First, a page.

Thursday, March 26, 2009

Egg-cellent Food

Once restricted from the daily diet for its high cholesterol levels, recent studies have restored the egg's nutritional reputation. Not only are eggs a healthy source of protein, they are also high in Vitamins and Minerals: A, B-12, D, E, Calcium, Folate, Iron, Pantothenic Acid, and Riboflavin.

Many people see the dietary cholesterol value and gasp. However, recent studies indicate this high-density lipoprotein (HDL) cholesterol is good for us – actually carrying away the "bad" low-density lipoprotein (LDL) cholesterol, and has less impact on cholesterol levels than saturated fats. The Canadian Heart and Stroke foundation now recommends eggs as a good source of polyunsaturated fats , which help lower the risk of blood clots, stroke, and heart disease. And, another recent study links the high B-12 concentrations to better brain health . In fact, various studies have proven many health benefits .

Given the rising costs of meats (see table below) the egg has become, by far, one of the most economical choices. Economy is lost, however, if cooking methods produce a poor result. So, here's a fool-proof recipe for hard-boiled eggs, without a blackened yolk:

  1. Place eggs in pot and completely immerse in COLD tap water.
  2. Set (uncovered) pot on stove and bring to a boil.
  3. Once at a RAPID boil, remove pot from heat and cover tightly.
  4. Set timer for 20 minutes. (This is based on sea-level cooking; I time my eggs for 17 minutes because we are a few thousand feet above sea-level.)
  5. Rinse under cold running water for 1 minute. Then, fill pot with cold water and allow eggs to cool completely (about 5-10 minutes.)
  6. Store unused eggs in refrigerator for no more than a week.

Note: I've also experimented with the "perfect" soft-boiled egg and have found that I need only change the timing to 5 minutes to achieve that result. Also, no cold water rinse is then necessary as the eggs are consumed immediately.

Nutrional & Cost comparisons -- Protein

Units of Measure

Egg (Approx. = 2 large)

Chicken (Breast, boneless, skinless)

Pork (Tenderloin/lean cut)

Beef (Tenderloin/lean cut)

Fish (Cod Loin fillet)

Calories

k

149.0

110.0

173.0

249.0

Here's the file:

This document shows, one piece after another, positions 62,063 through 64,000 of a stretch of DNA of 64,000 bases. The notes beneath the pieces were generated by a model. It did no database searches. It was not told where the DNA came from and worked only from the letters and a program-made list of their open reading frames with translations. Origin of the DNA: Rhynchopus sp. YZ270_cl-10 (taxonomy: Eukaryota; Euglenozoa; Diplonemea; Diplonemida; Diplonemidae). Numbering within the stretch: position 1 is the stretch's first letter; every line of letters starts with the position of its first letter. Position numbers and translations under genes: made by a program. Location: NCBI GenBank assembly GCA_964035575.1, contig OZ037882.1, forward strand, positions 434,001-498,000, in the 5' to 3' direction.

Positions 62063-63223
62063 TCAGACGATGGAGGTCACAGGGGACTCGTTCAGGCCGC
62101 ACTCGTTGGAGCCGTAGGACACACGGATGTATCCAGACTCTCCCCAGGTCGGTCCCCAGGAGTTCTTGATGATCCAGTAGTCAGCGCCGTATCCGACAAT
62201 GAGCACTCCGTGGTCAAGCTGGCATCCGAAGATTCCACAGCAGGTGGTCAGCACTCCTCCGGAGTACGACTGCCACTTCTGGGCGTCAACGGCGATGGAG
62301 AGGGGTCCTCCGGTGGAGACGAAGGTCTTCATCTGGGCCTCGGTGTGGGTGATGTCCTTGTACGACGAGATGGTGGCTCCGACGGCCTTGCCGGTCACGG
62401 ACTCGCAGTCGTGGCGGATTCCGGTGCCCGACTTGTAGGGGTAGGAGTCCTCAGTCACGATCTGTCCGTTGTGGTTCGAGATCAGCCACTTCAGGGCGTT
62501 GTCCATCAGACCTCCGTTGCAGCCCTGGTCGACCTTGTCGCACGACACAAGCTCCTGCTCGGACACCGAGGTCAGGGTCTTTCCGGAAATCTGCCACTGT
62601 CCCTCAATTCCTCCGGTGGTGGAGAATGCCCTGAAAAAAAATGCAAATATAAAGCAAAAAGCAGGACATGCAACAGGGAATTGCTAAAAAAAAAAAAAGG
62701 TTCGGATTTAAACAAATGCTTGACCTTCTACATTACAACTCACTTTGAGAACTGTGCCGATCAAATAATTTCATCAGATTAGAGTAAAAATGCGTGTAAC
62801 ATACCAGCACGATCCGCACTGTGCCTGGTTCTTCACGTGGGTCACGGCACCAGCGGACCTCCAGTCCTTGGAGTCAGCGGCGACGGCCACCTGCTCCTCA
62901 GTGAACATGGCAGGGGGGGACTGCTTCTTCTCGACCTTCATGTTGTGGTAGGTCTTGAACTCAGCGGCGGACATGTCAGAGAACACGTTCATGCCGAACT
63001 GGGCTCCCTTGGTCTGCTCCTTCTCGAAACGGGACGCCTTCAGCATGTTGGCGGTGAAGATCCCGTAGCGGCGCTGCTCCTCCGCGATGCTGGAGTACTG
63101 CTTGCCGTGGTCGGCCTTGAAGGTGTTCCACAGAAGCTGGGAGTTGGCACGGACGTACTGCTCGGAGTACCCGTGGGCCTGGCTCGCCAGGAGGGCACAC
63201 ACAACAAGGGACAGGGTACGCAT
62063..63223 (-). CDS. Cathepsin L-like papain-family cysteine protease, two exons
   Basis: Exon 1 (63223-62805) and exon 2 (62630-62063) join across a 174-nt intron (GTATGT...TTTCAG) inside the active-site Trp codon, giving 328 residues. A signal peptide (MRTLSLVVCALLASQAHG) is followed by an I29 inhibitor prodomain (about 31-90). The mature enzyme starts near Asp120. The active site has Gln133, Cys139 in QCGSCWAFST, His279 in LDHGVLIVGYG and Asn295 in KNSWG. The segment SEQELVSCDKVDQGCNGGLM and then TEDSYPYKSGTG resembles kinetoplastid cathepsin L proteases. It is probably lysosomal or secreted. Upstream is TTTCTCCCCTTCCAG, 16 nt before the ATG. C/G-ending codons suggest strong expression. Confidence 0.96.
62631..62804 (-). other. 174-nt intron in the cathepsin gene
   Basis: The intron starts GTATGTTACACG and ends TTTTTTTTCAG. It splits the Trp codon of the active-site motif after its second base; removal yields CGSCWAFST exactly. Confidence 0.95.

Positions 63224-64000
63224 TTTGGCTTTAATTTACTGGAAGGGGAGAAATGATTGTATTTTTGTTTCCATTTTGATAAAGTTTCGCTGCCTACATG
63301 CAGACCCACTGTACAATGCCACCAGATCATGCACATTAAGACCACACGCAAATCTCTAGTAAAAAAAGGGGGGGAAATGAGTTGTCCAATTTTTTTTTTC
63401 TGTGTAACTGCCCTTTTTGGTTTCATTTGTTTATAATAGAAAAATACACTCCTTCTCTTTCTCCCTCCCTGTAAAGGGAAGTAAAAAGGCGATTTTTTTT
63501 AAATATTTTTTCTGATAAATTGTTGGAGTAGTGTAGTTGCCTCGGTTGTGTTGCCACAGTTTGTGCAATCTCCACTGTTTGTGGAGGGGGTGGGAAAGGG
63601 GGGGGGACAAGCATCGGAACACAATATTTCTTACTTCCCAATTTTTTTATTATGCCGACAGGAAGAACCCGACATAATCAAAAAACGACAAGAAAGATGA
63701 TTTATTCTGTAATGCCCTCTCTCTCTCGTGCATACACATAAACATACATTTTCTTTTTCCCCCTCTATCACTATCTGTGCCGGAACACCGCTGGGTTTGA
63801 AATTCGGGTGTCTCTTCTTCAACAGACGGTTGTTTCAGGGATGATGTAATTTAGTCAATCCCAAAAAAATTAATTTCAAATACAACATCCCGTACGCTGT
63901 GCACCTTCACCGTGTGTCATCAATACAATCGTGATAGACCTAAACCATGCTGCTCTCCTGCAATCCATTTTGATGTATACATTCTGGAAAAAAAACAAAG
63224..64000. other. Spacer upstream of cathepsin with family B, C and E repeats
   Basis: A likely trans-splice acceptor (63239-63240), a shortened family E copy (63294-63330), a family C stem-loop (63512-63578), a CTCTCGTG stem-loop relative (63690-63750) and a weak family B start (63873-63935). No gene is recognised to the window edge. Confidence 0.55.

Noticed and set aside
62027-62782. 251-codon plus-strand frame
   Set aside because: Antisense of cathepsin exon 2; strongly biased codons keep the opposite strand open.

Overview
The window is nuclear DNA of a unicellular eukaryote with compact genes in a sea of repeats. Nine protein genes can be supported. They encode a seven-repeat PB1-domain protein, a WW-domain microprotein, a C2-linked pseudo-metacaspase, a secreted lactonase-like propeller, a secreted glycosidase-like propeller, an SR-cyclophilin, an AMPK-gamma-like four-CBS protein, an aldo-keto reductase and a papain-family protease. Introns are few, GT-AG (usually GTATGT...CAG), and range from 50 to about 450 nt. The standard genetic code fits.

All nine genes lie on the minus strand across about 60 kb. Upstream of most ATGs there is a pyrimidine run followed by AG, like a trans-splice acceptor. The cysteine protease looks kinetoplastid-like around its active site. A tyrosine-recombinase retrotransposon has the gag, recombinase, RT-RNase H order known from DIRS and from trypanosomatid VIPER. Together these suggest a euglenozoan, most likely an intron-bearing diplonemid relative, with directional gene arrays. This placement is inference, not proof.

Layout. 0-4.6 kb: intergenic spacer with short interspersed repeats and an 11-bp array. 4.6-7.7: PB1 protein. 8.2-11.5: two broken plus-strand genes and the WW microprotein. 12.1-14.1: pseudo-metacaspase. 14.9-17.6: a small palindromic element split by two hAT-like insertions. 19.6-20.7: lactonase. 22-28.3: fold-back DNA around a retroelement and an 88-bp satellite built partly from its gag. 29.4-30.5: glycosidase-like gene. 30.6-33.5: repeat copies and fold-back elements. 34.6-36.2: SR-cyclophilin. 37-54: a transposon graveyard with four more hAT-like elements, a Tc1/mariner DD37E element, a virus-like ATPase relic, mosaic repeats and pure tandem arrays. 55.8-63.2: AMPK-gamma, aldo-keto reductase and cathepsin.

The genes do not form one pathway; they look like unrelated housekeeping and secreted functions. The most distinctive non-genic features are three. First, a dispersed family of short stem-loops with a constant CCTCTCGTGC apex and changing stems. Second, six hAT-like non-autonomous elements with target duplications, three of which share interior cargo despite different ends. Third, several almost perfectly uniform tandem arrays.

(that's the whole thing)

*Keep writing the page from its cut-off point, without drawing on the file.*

105.0

Total Fat:

grams

10.0

1.2

6.1

18.5

0.9

Saturated Fat

grams

3.1

0.3

2.1

7.5

0.2

Polyunsaturated Fat

grams

1.4

0.3

0.5

0.7

0.3

Monounsaturated Fat

grams

3.8

0.3

2.5

7.9

0.1

Trans Fat

grams

0.0

0.0

0.0

0.0

0.0

Cholesterol (mg)

mg

425.0

58.0

79.0

68.0

55.0

Sodium (mg)

mg

126.0

65.0

55.0

50.0

78.0

Potassium (mg)

mg

121.0

255.0

433.0

300.0

244.0

Total Carbohydrates: (grams)

grams

1.2

0.0

0.0

0.0

0.0

Dietary Fiber (grams)

grams

0.0

0.0

0.0

0.0

0.0

Sugars (grams)

grams

0.0

0.0

0.0

0.0

0.0

Protein

grams

12.5

23.1

27.8

19.4

22.8

Vitamin A

*percentage

12.7%

0.4%

0.1%

0.0%

0.9%

Vitamin B-12

*percentage

16.7%

6.3%

9.2%

15.3%

17.5%

Vitamin B-6

*percentage

7.0%

27.5%

20.7%

26.8%

14.2%

Vitamin C

*percentage

0.0%

2.0%

0.7%

0.0%

1.7%

Vitamin D

*percentage

13.0%

0.0%

0.0%

0.0%

0.0%

Vitamin E

*percentage

5.2%

0.7%

1.3%

0.9%

1.5%

Calcium

*percentage

4.9%

1.1%

0.6%

2.2%

1.4%

Copper

*percentage

0.7%

2.1%

2.4%

3.4%

1.8%

Folate

*percentage

11.8%

1.0%

1.5%

2.5%

2.0%

Iron

*percentage

8.0%

4.0%

8.1%

7.9%

2.7%

Magnesium

*percentage

2.5%

7.0%

6.8%

5.0%

10.5%

Manganese

*percentage

1.2%

0.9%

1.9%

0.5%

1.0%

Niacin

*percentage

0.4%

56.0%

23.3%

25.9%

12.6%

Pantothenic Acid

*percentage

12.6%

8.2%

6.8%

5.5%

1.8%

Phosphorus

*percentage

17.8%

19.6%

25.7%

18.2%

13.8%

Riboflavin

*percentage

29.9%

5.4%

22.6%

6.2%

4.6%

Selenium

*percentage

44.0%

25.4%

67.7%

32.3%

53.7%

Thiamin

*percentage

4.1%

4.7%

61.8%

4.6%

5.9%

Zinc

*percentage

7.3%

5.3%

17.3%

22.1%

3.9%

Average Cost (@ Feb/09)

Canadian $

$ 0.44

$ 0.63

$ 0.96

$ 1.57

$ 1.47

*Percent Daily Values are based on a 2,000 calorie diet.